News & Politics

Maryland Looks to Get Rid of Its Pro-Confederate State Song

There have been multiple attempts to remove the anthem in the past.

Image via iStock.

On Wednesday, Maryland’s House Health and Government Operations Committee heard testimony on three bills that would repeal “Maryland, My Maryland” as the official state song. A state symbol since 1939, the tune was penned during the Civil War by Confederate sympathizer James Ryder Randall. Despite Maryland having fought with the Union, its song includes such lyrics as “Huzza! she spurns the Northern scum!” and suggests that Lincoln was a “tyrant” for abolishing slavery.

There have been attempts to remove the song in 1974, 1980, 1984, 2001, 2002, 2009, 2016, 2018, 2019, and 2020, but the measures have never passed both chambers of the state legislature. Now, though, speaker Adrienne A. Jones and Senate president Bill Ferguson have both said they’re on board with removal. The aftereffects of the January 6 insurrection might be enough to sway opinion toward ditching the tune, advocates say.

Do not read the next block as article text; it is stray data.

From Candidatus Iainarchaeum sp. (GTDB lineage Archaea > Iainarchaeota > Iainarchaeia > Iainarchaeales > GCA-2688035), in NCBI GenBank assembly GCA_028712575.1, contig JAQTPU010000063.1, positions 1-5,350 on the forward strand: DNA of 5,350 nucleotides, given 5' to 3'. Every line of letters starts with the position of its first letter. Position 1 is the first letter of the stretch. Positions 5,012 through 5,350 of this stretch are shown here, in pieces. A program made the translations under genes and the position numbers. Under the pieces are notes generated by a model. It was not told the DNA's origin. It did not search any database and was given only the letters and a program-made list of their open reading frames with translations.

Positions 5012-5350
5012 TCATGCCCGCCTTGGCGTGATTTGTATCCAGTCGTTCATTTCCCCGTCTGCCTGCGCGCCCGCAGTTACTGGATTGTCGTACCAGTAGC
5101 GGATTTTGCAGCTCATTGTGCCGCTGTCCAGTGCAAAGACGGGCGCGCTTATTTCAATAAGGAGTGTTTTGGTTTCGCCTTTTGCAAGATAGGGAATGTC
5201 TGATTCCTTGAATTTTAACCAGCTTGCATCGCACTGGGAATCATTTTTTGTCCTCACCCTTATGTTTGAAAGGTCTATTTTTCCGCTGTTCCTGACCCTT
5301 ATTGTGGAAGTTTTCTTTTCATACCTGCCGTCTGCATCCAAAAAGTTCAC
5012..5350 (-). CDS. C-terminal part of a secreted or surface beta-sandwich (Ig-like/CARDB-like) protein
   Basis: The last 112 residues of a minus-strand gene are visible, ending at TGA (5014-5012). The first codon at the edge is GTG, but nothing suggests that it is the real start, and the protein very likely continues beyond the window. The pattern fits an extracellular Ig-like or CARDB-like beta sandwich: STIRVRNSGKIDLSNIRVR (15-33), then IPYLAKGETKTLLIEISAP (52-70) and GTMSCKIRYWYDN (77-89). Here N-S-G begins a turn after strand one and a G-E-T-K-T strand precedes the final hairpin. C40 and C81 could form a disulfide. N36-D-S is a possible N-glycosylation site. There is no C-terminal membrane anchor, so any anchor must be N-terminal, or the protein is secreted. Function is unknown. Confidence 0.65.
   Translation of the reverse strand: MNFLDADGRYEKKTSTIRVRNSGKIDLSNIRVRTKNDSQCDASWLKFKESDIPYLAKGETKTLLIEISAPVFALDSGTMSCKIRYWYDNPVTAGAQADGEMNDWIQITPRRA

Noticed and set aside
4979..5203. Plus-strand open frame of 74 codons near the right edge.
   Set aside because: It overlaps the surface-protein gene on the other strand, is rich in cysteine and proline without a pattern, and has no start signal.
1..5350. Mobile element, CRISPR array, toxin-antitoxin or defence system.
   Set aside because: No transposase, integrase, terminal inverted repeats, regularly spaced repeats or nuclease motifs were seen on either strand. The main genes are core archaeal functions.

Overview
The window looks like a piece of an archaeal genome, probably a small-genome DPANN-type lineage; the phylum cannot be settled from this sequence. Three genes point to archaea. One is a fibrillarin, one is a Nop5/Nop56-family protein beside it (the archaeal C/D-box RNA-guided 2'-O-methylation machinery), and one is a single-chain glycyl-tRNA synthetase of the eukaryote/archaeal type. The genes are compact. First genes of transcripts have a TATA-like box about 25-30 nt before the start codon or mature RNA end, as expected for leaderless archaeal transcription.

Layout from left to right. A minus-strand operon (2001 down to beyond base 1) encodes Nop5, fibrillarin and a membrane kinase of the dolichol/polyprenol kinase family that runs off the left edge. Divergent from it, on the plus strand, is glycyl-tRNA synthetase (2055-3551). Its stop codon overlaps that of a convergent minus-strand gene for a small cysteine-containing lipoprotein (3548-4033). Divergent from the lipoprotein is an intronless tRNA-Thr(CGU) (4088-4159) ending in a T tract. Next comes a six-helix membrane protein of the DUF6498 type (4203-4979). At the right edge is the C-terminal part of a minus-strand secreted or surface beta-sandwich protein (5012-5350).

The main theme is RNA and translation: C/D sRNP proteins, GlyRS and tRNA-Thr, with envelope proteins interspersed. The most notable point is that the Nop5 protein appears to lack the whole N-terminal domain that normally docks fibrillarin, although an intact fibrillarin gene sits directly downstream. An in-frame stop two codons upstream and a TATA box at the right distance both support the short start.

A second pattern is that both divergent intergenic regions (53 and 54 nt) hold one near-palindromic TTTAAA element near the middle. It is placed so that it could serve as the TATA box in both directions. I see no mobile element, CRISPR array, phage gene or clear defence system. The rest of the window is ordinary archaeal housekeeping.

Two of the bills introduced also call for the creation of a new state song. It’s unclear what that might be, since notable odes to Maryland aren’t plentiful. Perhaps Rockville-born Father John Misty could provide something appropriately tuneful and witty, or former Baltimore resident Sisqó could rework “Thong Song.” But our pick would be the lovely “This Must Be the Place (Naive Melody)” by Talking Heads, whose frontman, David Byrne, grew up in Baltimore County.

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Jane Recker
Assistant Editor

Jane is a Chicago transplant who now calls Cleveland Park her home. Before joining Washingtonian, she wrote for Smithsonian Magazine and the Chicago Sun-Times. She is a graduate of Northwestern University, where she studied journalism and opera.